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Osgerby: The function of feminism

BY PAUL OSGERBY | FEBRUARY 16, 2015 5:00 AM

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I saw a revolting guest opinion on the Press-Citizen website the other day: an author based in Iowa City chalking up (or perhaps I should say down) feminism to sexualized freedom of expressions from certain women and their “deliberate, aggressive flaunting of tastelessness.” Slut-shaming at its best.

“I’ll keep saying it and saying it: Feminism does not empower women. It infantilizes them. It turns potentially strong, capable women into petulant, pearl-clutching, entitled, potty-mouthed little girls,” Joseph Dobrian wrote.

That’s some fancy language in an attempt to dismantle an ideology based on equality.

To quickly sum up the argument of Dobrian, he focused on the cases of sexualized events and attire, such as “SlutWalks” and “I Had An Abortion” shirts, as evidence of the vulgarity of feminism. He also took it upon himself to address rape culture, particularly focusing on potential false accusations from women and the institutions put in place to protect them.

I would first like to point out that this is just whittling an entire ideology, composed of women and men, down to a sect of those people. At its very core, feminism is “the theory of the political, economic, and social equality of the sexes,” as defined by Merriam-Webster.

I fail to see where some sexualized instances of women expressing their opinions or identity justify demeaning feminism.

Do we instantly forget the notorious water-cooler conversations, in which two males discuss which woman has the best set of breasts in the office? Or what about the current hook-up culture that exalts men for sleeping with as many women as possible but degrades women as “sluts” when a man sees a women as sexually promiscuous?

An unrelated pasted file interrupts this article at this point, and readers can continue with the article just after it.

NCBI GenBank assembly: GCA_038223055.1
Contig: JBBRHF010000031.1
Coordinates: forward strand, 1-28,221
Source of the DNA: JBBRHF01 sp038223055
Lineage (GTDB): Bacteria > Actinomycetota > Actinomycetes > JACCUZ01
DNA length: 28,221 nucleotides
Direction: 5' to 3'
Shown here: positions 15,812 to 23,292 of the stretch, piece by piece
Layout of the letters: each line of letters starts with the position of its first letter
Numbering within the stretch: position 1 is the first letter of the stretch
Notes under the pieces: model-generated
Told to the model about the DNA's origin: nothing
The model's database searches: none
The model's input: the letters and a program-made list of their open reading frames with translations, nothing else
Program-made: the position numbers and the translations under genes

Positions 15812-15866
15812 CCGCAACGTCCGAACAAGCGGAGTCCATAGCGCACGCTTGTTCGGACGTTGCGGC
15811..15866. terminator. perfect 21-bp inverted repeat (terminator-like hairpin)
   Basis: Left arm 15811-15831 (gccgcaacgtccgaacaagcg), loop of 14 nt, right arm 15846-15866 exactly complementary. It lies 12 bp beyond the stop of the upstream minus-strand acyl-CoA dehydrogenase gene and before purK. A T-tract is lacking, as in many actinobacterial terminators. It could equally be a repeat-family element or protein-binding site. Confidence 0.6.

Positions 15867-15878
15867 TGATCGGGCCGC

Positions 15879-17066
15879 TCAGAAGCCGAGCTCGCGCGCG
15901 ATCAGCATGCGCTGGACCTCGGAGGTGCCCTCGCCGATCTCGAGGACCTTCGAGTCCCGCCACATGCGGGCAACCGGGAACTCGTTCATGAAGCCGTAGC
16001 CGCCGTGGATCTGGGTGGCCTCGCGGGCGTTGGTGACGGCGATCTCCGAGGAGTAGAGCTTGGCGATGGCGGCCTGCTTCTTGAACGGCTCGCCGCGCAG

So what if some women are expressing their sexuality publicly in ways that may be indecent? Men do it, too, in equally lewd and tasteless ways. The problem is that our society still deems it appropriate for men to devalue a woman down to an object.

This is evidenced by a stark statistic: 1 in 5 American women have been or will be the victims of an attempted or completed acts of rape in their lifetimes, according to the National Intimate Partner and Sexual Violence Survey 2010. It’s another instance of men objectifying women and trying to exert sexual dominance.

Organizations that serve to protect a woman in cases of rape and the individuals willing to protest the trial, or lack thereof, mark the importance in aiding a potential victim, whether or not there is a chance of false accusation. Rape must always be taken seriously.

I’m glad there are institutions founded and built to be resources for women to attain political, economic, and social equality with men. In all reality, men don’t need it.

Women are still drastically underrepresented in the United States—the new 114th Congress set a new record with 104 female lawmakers to the 430 male counterparts. That’s a mere 24 percent. Progress, I guess.

The difference in sexual reproductive organs maintains the still-prevalent pay gap. Feminist Magazine reported that single women only make an average of 90 percent of men’s salary. That figure drops to 73 percent for a woman with children and 60 percent for single mothers. It sounds like the demographic that direly needs equal access to pay should have access to institutions that aid in women’s resources.

This isn’t “infantilizing” women, Mr. Dobrian. Women do need resources and voices to continue to progress toward equality in a world in which men dominate lawmaking and societal norms.


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